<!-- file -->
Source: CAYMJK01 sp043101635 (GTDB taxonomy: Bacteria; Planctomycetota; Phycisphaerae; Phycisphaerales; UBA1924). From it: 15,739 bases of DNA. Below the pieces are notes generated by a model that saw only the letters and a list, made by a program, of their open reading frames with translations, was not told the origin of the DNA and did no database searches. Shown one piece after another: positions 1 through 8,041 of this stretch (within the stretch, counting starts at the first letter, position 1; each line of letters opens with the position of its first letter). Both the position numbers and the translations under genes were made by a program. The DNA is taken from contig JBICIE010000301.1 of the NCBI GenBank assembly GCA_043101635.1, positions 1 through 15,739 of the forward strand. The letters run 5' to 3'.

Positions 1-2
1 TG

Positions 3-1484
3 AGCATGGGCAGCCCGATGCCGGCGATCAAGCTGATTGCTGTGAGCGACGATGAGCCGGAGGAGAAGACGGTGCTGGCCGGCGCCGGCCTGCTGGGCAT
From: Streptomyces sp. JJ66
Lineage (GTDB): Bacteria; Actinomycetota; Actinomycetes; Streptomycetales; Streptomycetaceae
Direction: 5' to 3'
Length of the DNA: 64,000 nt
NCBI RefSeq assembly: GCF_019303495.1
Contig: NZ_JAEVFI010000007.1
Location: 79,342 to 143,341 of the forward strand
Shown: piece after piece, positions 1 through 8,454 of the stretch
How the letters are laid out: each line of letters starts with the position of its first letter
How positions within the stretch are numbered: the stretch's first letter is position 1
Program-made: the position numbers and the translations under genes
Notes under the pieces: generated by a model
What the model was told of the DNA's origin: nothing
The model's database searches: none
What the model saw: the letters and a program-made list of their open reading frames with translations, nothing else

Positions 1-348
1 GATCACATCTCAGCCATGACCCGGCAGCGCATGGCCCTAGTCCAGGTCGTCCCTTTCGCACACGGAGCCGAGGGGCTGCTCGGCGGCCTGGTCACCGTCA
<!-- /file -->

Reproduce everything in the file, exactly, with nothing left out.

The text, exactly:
Source: CAYMJK01 sp043101635 (GTDB taxonomy: Bacteria; Planctomycetota; Phycisphaerae; Phycisphaerales; UBA1924). From it: 15,739 bases of DNA. Below the pieces are notes generated by a model that saw only the letters and a list, made by a program, of their open reading frames with translations, was not told the origin of the DNA and did no database searches. Shown one piece after another: positions 1 through 8,041 of this stretch (within the stretch, counting starts at the first letter, position 1; each line of letters opens with the position of its first letter). Both the position numbers and the translations under genes were made by a program. The DNA is taken from contig JBICIE010000301.1 of the NCBI GenBank assembly GCA_043101635.1, positions 1 through 15,739 of the forward strand. The letters run 5' to 3'.

Positions 1-2
1 TG

Positions 3-1484
3 AGCATGGGCAGCCCGATGCCGGCGATCAAGCTGATTGCTGTGAGCGACGATGAGCCGGAGGAGAAGACGGTGCTGGCCGGCGCCGGCCTGCTGGGCAT
From: Streptomyces sp. JJ66
Lineage (GTDB): Bacteria; Actinomycetota; Actinomycetes; Streptomycetales; Streptomycetaceae
Direction: 5' to 3'
Length of the DNA: 64,000 nt
NCBI RefSeq assembly: GCF_019303495.1
Contig: NZ_JAEVFI010000007.1
Location: 79,342 to 143,341 of the forward strand
Shown: piece after piece, positions 1 through 8,454 of the stretch
How the letters are laid out: each line of letters starts with the position of its first letter
How positions within the stretch are numbered: the stretch's first letter is position 1
Program-made: the position numbers and the translations under genes
Notes under the pieces: generated by a model
What the model was told of the DNA's origin: nothing
The model's database searches: none
What the model saw: the letters and a program-made list of their open reading frames with translations, nothing else

Positions 1-348
1 GATCACATCTCAGCCATGACCCGGCAGCGCATGGCCCTAGTCCAGGTCGTCCCTTTCGCACACGGAGCCGAGGGGCTGCTCGGCGGCCTGGTCACCGTCA